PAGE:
Routine stress may be the hardest type of stress to notice at first. Because the source of stress tends to be more constant than in cases of acute or traumatic stress, the body gets no clear signal to return to normal functioning. Over time, continued strain on your body from routine stress may contribute to serious health problems, such as heart disease, high blood pressure, diabetes, and other illnesses, as well as mental disorders like depression or anxiety.
4. There are ways to manage stress.
The effects of stress tend to build up over time. Taking practical steps to manage your stress can reduce or prevent these effects. The following are some tips that may help you to cope with stress:
5. If you’re overwhelmed by stress, ask for help from a health professional.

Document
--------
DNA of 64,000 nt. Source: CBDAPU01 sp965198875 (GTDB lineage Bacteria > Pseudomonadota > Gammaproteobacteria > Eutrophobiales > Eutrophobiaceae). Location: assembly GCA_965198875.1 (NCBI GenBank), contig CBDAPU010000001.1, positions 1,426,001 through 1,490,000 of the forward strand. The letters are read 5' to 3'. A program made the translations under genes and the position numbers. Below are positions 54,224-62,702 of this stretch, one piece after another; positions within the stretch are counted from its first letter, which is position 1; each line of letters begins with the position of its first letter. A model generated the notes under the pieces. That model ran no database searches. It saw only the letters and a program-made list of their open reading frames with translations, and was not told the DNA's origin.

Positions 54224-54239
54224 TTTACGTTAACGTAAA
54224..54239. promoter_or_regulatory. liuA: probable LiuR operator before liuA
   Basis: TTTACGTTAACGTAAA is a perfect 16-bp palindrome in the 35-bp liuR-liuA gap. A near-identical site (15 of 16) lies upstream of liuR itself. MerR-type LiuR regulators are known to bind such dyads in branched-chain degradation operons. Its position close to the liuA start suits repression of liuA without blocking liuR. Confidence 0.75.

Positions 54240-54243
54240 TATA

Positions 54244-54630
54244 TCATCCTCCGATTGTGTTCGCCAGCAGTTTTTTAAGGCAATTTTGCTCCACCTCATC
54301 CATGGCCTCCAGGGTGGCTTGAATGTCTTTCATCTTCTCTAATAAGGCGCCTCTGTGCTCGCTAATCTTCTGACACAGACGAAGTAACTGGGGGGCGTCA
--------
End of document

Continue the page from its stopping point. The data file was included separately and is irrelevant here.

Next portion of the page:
You should seek help right away if you have suicidal thoughts, are overwhelmed, feel you cannot cope, or are using drugs or alcohol to cope. Your doctor may be able to provide a recommendation. You can find resources to help you find a mental health provider by visiting Substance Abuse and Mental Health Services Administration (SAHMSA)-https://findtreatment.samhsa.gov/locator/about.html#.XrSppm5FxPY
Local help is available through the Mental Health Association in New Jersey: https://www.njmentalhealthcares.org/
If you have a mental health emergency dial 911.